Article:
Mid-America at the Movies: "Cry Macho" and the Clint Eastwood canon

Bridget Shileny and Robert Maharry
Mid-America Publishing

Even among Hollywood’s living legends, the great Clint Eastwood is in a class entirely of his own. The 91-year-old actor/director/producer/composer (for whatever reason, he’s never tried his hand at screenwriting) is back again this weekend with the neo-western “Cry Macho,” based on a 1975 novel by N. Richard Nash, and Rob and Bridget used this release as a good excuse to explore the life and times of one of the most iconic figures in the history of American cinema. 


Since he burst into superstardom, first on TV with “Rawhide” and then as The Man With No Name-- a role that marquee names including Henry Fonda, Charles Bronson and James Coburn all turned down-- in Sergio Leone’s genre-defining 1964 Spaghetti Western “A Fistful of Dollars” and its subsequent sequels, Eastwood has worked incessantly both in front of and behind the camera over a career that’s spanned more than a half century. He’s directed a whopping 43 films (two of them, 1992’s “Unforgiven” and 2004’s “Million Dollar Baby” won him Oscars for Best Director and Best Picture) and appeared in at least 60, redefining the Western and the image of the mythic, infallible John Wayne cowboy along the way. He’s also managed to outlive and outlast most of his contemporaries: in his age range, Robert Duvall is the only other high profile actor who’s still showing up in movies at all. 


Despite his association with the genre, however, Eastwood stepped away from frontier stories after “Unforgiven,” so it’s a bit of a surprise that he’s taking another stab at a script that Roy Scheider, Pierce Brosnan and Arnold Schwarzenegger have all been attached to in the past (none of the productions were ever completed). In this version, Eastwood plays lead character Mike Milo, a washed up rodeo star asked to escort the son (Eduardo Minett) of an old boss (Dwight Yoakam) back to the U.S. from Mexico, where he’s living with his mother. Because of the title and the director/star’s auteurist leanings, it’s a safe bet that he’ll deeply examine his masculinity and past failures in the process-- like last week’s column subject, Paul Schrader, most of his work features tough guys haunted by feelings of inescapable guilt and shame.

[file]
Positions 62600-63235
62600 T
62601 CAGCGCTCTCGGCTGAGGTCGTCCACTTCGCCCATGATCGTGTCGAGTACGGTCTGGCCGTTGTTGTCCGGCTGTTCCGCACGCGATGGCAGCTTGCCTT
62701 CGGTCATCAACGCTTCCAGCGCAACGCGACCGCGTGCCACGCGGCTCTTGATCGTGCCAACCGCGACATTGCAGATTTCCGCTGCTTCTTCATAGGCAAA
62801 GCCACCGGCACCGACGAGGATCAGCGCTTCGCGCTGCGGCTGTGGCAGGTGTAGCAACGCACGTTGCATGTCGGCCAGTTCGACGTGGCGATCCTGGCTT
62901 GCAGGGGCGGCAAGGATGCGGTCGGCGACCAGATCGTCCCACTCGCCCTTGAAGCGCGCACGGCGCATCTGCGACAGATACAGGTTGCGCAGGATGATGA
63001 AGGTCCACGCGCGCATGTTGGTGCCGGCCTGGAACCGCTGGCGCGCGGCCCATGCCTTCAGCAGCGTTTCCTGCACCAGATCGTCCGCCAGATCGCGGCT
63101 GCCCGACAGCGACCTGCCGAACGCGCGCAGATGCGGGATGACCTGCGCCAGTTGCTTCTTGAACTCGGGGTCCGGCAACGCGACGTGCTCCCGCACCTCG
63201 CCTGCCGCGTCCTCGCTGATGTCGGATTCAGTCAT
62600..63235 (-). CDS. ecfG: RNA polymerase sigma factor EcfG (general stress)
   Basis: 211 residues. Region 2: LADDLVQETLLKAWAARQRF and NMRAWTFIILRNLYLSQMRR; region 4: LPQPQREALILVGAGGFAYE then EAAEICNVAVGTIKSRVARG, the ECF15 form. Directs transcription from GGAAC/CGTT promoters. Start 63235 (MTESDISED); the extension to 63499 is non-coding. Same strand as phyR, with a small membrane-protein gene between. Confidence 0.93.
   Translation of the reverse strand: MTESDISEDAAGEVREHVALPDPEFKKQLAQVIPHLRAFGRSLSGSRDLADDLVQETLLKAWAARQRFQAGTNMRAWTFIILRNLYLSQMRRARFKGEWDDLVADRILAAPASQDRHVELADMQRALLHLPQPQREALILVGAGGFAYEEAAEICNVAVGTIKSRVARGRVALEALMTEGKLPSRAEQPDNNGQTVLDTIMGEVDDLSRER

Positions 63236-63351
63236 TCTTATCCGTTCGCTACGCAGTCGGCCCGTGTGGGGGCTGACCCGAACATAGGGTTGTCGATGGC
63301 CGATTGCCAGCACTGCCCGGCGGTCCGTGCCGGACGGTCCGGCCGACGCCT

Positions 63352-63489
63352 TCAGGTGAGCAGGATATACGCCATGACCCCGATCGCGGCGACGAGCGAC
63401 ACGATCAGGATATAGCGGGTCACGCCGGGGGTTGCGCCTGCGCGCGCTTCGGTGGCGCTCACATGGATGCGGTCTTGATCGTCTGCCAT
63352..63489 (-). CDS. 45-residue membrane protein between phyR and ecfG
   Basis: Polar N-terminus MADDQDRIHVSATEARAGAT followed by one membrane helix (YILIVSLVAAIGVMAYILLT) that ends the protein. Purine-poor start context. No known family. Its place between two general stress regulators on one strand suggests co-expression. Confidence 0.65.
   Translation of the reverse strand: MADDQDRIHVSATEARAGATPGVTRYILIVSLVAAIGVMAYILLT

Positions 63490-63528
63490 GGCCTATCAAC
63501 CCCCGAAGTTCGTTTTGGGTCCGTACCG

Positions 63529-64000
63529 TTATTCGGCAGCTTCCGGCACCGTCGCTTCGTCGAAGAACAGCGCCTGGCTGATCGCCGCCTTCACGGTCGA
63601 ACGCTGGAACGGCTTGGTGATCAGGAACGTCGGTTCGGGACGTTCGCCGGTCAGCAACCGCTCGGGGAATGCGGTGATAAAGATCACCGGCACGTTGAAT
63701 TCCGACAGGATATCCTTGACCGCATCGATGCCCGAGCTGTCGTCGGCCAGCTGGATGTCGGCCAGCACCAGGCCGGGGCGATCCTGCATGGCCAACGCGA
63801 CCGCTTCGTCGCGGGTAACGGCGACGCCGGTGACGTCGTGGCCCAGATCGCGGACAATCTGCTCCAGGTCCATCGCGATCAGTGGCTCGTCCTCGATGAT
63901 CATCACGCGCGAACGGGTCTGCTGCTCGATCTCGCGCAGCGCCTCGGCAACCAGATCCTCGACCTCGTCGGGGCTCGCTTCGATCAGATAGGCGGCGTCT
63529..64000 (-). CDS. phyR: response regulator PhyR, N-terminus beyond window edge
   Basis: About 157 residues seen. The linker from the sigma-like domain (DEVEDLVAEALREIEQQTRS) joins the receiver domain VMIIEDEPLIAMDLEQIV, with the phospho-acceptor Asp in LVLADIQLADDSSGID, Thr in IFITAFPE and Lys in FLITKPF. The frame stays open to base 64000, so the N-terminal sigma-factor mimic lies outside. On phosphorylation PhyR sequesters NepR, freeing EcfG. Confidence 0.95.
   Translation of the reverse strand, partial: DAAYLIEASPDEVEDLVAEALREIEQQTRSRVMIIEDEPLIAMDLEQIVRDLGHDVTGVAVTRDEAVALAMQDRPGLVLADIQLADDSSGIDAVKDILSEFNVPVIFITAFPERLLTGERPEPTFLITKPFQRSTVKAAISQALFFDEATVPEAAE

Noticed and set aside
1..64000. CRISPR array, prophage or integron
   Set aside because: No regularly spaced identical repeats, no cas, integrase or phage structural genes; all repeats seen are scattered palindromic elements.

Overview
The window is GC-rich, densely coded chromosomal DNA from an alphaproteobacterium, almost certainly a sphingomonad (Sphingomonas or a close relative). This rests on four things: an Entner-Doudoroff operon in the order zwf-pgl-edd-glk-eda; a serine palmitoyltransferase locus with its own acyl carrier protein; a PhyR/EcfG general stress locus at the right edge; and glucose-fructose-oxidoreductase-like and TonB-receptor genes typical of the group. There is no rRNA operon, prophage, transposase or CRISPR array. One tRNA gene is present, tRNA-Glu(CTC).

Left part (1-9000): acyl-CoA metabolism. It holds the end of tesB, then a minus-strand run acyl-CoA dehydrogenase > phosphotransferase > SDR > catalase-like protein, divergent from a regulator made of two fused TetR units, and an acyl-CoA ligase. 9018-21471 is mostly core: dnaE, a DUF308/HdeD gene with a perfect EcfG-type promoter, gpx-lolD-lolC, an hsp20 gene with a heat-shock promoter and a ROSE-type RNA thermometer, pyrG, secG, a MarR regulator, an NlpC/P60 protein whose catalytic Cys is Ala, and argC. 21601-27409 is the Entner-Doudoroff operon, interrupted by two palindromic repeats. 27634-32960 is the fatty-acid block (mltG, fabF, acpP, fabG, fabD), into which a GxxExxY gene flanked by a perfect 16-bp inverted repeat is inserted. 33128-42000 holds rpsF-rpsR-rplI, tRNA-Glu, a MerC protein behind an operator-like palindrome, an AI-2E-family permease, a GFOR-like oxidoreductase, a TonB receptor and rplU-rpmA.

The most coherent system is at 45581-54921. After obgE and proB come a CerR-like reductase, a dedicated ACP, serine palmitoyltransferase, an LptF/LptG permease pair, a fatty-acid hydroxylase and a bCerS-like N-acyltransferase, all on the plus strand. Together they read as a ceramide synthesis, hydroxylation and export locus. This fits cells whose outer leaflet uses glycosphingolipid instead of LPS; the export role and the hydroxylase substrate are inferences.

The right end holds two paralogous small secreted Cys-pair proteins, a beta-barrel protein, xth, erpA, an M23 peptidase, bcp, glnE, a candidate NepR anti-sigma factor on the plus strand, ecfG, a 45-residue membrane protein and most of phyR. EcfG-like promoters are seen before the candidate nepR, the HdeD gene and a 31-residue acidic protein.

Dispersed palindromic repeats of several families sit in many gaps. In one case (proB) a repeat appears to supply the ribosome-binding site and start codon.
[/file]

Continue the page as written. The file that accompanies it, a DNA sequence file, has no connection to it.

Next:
So, is “Cry Macho” another instant classic from the man who just never stops working and will almost certainly die on a film set? Let’s find out. 


“Cry Macho” is available in theaters and on HBO Max for one month. 


Before we saddle up, a quick primer. Most readers are probably familiar with the cornerstones of Eastwood’s filmography: the Westerns, “Dirty Harry,” that little movie he shot in Iowa with Meryl Streep, and the more recent “grumpy old man” stories like “Million Dollar Baby” and “Gran Torino.” Are there any lesser known or underappreciated titles you’d like to shout out? 


Bridget: Well, I would say that my favorite Eastwood movies are indeed a couple of the most obvious ones, “Unforgiven” and “Million Dollar Baby.” I think Eastwood’s grumpy old man schtick plays well in these movies and isn’t so overdone at those points in his career. If I had to mention a lesser-known film (probably only slightly lesser-known, considering it’s still played often on cable TV), I would point to “The Outlaw Josey Wales” as a favorite. In this gritty Oscar-nominated Western from 1976, Eastwood plays a Confederate Civil War soldier on the run from the Union soldiers who murdered his family. It’s a harsh tale of revenge and features Eastwood at a great time in his career. My dad loved this movie and I still enjoy it myself.